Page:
Why CXOs are leading the charge for AI-based security

While 73% of organizations already use some level of artificial intelligence, the technology comes with its own challenges, according to a ProtectWise report.

How AI, IoT, and big data will shape the future of cybersecurity There are more connected devices than people on the planet, says IBM Security Vice President Caleb Barlow. We have to shift our thinking now about how we manage device security.

Artificial intelligence (AI) has a prominent presence in the enterprise, especially in regards to cybersecurity efforts, according to Wednesday's State of AI in Cybersecurity report from ProtectWise and Osterman Research. Some 73% of organizations have implemented AI on some level, and 60% of organizations said they believe AI makes investigation of alerts faster within a security infrastructure, the report found.

The biggest supporters of AI-enabled security products are actually CXOs: Of the 400 employees with security knowledge surveyed, 55% pointed to executives as the strongest advocates for AI solutions in security, the report found. Only 38% of non-IT executives are leading the charge for AI-based security, which is surprising, as those individuals are usually the ones directly working with the AI solutions, according to the report.

SEE: Artificial intelligence: Trends, obstacles, and potential wins (Tech Pro Research)

Regardless, CXOs have good reason for supporting AI-enabled security efforts, as the technology yields some major benefits. Some 60% of organizations reported AI improving the efficiency of their security staff, according to the report, and nearly half said AI automated initial triage and optimized threat identification.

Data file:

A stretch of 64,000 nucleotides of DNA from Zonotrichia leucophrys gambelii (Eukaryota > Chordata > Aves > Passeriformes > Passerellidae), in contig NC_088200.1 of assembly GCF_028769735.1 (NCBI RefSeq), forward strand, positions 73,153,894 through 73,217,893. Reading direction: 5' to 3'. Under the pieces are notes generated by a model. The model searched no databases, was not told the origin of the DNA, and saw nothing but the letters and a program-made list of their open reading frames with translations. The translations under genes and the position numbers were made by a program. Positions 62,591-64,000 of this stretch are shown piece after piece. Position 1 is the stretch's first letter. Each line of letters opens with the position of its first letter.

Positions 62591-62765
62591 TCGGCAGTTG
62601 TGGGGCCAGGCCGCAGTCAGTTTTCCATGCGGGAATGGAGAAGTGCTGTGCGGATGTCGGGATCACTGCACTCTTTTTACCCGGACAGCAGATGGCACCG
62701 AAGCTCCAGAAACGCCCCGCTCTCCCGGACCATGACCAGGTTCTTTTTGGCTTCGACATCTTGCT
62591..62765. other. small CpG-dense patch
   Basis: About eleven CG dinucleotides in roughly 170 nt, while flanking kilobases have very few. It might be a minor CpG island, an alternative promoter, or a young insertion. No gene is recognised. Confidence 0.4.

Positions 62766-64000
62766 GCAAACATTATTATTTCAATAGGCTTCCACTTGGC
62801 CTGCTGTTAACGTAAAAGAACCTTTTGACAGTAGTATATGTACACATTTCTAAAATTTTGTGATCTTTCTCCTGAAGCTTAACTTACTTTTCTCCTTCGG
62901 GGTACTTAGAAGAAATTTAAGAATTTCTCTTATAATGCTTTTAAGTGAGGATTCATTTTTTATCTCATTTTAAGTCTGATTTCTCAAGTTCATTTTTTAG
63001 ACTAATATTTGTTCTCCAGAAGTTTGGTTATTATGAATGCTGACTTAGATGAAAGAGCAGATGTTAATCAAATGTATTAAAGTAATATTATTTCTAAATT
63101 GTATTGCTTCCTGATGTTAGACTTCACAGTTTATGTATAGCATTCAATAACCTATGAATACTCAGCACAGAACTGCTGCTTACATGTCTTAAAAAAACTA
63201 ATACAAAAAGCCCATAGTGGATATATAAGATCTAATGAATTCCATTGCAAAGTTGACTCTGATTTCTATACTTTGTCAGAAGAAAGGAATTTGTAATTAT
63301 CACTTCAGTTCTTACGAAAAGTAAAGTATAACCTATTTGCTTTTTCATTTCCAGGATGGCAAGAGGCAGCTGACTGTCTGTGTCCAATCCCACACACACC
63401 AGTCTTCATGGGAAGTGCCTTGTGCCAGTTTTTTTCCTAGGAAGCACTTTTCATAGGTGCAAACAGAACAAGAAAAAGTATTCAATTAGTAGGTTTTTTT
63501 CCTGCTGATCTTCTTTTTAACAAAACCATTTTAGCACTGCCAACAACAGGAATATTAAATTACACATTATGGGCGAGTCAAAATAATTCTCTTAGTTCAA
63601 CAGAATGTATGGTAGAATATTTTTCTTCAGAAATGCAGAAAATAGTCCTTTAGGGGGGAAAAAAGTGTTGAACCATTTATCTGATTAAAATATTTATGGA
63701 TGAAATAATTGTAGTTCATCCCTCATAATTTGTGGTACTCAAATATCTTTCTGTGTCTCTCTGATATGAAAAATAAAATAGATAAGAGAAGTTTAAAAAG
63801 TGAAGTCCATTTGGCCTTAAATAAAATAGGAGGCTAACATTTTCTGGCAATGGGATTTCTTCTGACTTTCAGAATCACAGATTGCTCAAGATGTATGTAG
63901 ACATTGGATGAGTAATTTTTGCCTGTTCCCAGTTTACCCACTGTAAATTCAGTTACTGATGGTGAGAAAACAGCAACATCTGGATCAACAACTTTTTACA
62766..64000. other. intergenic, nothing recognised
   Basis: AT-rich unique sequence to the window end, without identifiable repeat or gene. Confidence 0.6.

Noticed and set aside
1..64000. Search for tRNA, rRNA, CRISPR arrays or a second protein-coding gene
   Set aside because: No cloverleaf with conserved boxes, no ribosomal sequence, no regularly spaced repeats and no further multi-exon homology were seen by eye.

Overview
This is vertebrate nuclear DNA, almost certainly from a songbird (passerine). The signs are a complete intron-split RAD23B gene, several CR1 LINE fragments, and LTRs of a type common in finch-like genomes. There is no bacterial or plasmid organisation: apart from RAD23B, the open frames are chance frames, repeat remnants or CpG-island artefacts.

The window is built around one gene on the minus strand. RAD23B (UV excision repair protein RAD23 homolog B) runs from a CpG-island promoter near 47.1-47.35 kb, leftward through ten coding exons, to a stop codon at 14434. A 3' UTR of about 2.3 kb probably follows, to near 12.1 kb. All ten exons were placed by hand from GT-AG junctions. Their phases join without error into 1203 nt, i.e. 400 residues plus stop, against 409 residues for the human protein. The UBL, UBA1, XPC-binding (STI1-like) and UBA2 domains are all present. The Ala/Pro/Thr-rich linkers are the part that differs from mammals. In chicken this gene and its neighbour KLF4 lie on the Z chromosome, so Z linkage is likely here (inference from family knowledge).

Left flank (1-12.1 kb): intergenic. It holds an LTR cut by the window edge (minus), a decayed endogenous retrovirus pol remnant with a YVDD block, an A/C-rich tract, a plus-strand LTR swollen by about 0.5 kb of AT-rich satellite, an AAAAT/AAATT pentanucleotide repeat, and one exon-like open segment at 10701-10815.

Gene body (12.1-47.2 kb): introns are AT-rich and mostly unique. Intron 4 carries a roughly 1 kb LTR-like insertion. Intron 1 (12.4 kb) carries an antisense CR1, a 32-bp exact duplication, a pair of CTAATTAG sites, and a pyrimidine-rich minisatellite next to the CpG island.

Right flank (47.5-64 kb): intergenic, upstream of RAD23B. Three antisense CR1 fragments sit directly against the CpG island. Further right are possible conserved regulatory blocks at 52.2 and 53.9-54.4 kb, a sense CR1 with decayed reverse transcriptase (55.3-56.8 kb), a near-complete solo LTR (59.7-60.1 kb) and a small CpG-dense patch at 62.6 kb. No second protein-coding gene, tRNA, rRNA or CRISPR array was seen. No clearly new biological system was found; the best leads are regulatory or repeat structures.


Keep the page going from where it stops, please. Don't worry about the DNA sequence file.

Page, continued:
Organizations that use more AI than others tend to continue using more AI, and consequently reap more of the benefits, the report found. Among organizations in which more than 10% of security products are AI-enabled, 40% labeled AI as "extremely important" in decision-making processes.

However, AI does present some challenges, according to the report. Some 60% of organizations reported AI not stopping zero-day and advanced threats. AI also tends to focus more on malware, with 51% of organizations agreeing AI prioritizes malware over detecting exploits. Additionally, AI isn't always very accurate, as 54% of organizations said AI can produce some incorrect results, according to the report.

Still, the organizations with a higher number of AI-enabled security solutions are less likely to see the flaws as major limitations, allowing to benefits to outweigh the challenges, the report found.

Check out this TechRepublic article to learn more about the challenges that accompany AI and security.

The big takeaways for tech leaders:

  • 73% are using AI in some way at their companies, and 60% of organizations reported AI making the investigation of alerts go faster. — ProtectWise, 2018
  • Some of AI's biggest challenges in security are its inability not to detect zero-day and advanced threats (60%). — ProtectWise, 2018

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Image: iStockphoto/metamororks

By Macy Bayern

Macy Bayern is an Associate Staff Writer for TechRepublic. A recent graduate from the University of Texas at Austin's Liberal Arts Honors Program, Macy covers tech news and trends.